Have you ever considered the role that mindset plays in your dating life?
Lately, I have voluntarily removed myself from all social media in an attempt to achieve ever lasting nirvana. Initially, to get to this state of enlightened bliss, I thought I’d go to the Andes and try out some good, old fashioned Ayahuasca, but the coronavirus seems to have bottled those plans for now. Instead, I have turned my wrath on social media. I mean all social media — any app that allows me to communicate with the outside world has been banished from my home screen. I am all of 2 days into it, and I already feel great!
This doesn’t make it easier to meet women, of course. If anything, it has only made the process harder, with the additional torment of having to answer some very piercing questions on dates. The family doesn’t leave me alone either! ‘Are you OK?’ is a question I have already answered 7 times in 48 hours.
Of course I am OKAY! I’m great!
I’m never one to shy away from a challenge, so I have found ways to make amends.
With the cognitive load markedly lesser as a result of this self imposed virtual exile, I have time to think. Like, really f***ing think. And plan. And strategise. And experiment. And allow myself to be goofy and take risks I wouldn’t be able to if I were overly conscious of my (online) social reputation. The kind of freedom that only comes when you have very few external influences competing for your time and attention.
Given I am single(ish), and the author of an anonymous single man’s blog, one of the things that crosses my mind these days is the role that mindset plays in dating encounters.
By mindset I mean the map that you draw of the world that you see. The mind plays tricks on us, that we know for sure. It is why we see two lines of different lengths in the diagram below, even though they are the same length.
The key to success in life (and dating) is to reassess your map of the world ever so often. What you see is not always what you think you see. This process of continuous recalibration takes humility, awareness and most important of all, a mind that is free of worry, fear and other negative emotions we experience from time to time.
This practice of recalibration can best be summed up as the science of seeing differently. It is where you deviate from your usual vantage point, scramble to another portion of the branch you are perched on, and try and see if the land that sprawls out ahead of you really is as wide / narrow / dangerous as you mistakenly assume it is.
A quick cricket analogy. You are batting and an innocuous delivery that you would have played easily hits the turf, spins off an invisible grain of dirt and travels at great speed towards the space in between your eyes. BAM! It thuds against the grill of your helmet, and if the bowler is fast enough, can send you reeling from concussion. Trust me, I know. It’s happened to me.
Now, as a batsman, from thereon, your mindset dictates how you handle the NEXT delivery.
In your mind, as the bowler runs in for the next delivery, you can have one of two thoughts:
- that the next delivery could also be like the one that smashed into your face. You are therefore overly cautious, slow to move your feet and generally on the defensive, OR
- you can tell yourself that the delivery which nearly broke your nose was a one-off, a black swan, an event with such a low probability of occurence that it won’t happen again. Not in this innings at least. You assume that the rest of the deliveries will behave as you expect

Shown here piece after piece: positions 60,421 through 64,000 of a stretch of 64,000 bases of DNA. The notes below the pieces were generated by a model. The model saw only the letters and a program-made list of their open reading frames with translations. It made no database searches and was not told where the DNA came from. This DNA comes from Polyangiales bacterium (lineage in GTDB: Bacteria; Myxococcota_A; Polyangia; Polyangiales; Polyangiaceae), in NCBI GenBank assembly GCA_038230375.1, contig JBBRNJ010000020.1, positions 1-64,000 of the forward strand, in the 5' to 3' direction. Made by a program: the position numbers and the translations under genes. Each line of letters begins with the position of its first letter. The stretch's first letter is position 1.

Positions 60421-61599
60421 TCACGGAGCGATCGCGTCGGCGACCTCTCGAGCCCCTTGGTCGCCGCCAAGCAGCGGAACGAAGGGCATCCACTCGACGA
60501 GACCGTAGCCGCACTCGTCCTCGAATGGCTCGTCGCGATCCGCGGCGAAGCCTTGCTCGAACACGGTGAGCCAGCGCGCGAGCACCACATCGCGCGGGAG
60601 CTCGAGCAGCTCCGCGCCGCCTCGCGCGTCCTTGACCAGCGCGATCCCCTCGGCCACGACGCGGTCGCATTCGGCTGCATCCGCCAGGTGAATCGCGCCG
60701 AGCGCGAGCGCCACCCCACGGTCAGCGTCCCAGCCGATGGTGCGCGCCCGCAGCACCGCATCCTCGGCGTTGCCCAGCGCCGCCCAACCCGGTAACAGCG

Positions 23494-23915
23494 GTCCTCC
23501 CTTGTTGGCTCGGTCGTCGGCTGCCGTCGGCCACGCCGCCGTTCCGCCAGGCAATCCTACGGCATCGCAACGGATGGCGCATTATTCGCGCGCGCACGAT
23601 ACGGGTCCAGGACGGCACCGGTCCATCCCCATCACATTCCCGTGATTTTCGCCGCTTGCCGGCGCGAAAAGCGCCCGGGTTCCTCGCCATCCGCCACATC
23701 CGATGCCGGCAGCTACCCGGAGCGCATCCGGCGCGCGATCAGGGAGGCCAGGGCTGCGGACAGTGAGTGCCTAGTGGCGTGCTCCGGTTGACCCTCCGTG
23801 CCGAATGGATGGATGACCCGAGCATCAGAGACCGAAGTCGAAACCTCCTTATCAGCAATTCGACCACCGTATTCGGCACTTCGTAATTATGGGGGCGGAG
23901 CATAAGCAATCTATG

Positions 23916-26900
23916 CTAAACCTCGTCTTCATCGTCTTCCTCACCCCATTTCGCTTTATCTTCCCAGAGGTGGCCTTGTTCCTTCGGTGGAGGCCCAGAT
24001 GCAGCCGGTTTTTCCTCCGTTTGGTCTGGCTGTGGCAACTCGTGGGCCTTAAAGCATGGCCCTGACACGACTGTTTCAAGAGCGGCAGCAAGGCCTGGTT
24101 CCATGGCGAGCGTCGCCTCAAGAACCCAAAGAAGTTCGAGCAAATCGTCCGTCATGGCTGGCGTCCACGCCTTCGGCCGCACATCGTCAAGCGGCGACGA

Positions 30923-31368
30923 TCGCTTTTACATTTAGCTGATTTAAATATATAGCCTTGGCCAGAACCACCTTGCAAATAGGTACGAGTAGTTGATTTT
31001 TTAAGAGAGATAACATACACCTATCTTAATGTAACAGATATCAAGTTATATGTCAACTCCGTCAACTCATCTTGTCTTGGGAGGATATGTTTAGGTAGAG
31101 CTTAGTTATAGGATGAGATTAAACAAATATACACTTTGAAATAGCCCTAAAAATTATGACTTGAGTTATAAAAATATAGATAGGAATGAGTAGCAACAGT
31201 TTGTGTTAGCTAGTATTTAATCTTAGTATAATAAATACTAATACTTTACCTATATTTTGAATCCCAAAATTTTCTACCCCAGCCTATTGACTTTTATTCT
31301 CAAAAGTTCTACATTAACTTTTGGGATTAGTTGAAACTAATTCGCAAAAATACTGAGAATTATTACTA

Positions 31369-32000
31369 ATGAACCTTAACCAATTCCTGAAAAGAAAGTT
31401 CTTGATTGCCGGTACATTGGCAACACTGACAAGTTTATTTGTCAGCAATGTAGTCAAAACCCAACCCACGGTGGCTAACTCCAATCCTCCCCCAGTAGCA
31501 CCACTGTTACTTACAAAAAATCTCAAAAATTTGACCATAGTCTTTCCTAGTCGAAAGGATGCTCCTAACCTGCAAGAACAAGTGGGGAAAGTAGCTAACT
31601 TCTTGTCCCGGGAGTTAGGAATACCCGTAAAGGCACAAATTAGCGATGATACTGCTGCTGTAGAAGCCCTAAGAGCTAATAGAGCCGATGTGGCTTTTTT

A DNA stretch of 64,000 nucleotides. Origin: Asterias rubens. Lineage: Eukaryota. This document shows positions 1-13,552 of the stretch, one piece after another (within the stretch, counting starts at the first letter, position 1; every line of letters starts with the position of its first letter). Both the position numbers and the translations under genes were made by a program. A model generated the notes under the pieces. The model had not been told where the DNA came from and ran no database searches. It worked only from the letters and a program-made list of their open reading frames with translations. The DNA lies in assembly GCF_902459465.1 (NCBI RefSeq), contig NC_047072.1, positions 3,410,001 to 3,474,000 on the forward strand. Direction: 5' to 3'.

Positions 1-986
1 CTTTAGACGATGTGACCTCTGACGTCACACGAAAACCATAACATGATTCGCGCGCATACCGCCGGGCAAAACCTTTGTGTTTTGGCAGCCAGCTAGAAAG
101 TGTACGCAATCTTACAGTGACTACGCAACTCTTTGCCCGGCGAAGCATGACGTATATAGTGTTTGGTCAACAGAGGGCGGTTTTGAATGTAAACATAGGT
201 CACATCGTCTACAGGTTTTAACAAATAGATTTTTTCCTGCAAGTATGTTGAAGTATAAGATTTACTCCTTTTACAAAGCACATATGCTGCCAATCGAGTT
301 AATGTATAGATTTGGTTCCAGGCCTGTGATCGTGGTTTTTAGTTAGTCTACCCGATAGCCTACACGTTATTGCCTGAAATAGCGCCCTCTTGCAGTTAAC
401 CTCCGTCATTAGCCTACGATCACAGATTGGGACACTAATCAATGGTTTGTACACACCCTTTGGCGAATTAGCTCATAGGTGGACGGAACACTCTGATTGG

Unwittingly, this is exactly what happens in the dating scene. One bad apple, one bad date and one bad relationship can lead us into a mindset of doom, despair and gloom.
The science of seeing differently as applied to the world of dating dictates that we constantly do the following:
- Stay conscious of the assumptions we make about people, especially those involving first impressions. Given sufficient time, we give ourselves the space and time to observe if the assumptions really are true.
- Make assumption bashing a ritual. Assumption bashing is where you go out and do things with the specific aim of invalidating certain assumptions you hold about the world.
- Avoid reading too much into what potential partners say and do, particularly when it is early days.
- Take breaks and time outs. Dating can be incredible fun, but it can also be exhausting mentally and emotionally.
The SIMBA blog is replete with me complaining about the hapless journey I had on dating apps. It didn’t matter what I did — I just would not match with the kind of women I found attractive.
This was where the science of seeing differently was forced upon me. At one point, I had so many self defeating thoughts that I feared I was going into a mini depression. I was clobbered into a situation where I had to re-evaluate how I could meet more interesting women. Which is how I landed upon Floh. Which is also how I began to take leaps way out of my comfort zone to chat with absolute strangers in every situation I found myself in. Which is how I realised that putting myself in situations where I was forced to get off my freaking phone would lead to some of the biggest adventures of my life.
I’m a better person as a result of this conscious assumption bashing and comfort zone smashing, that’s for sure. Subjective as it might sound, I have discovered facets about myself I didn’t know existed.
Where are you at in terms of dating mindset?
Do you feel like your general hypothesis about how women (men) react to you helps you in your search?
What do you wish you could change about your mindset, RIGHT NOW? How do you intend to go about achieving this?
Hit me up in the comments!
PS – If what I’ve written above resonates with you, I’m confident that you will really like being a Floh member. Floh is a curated community for Indian singles who are looking for a meaningful relationship. Click here to read more about Floh.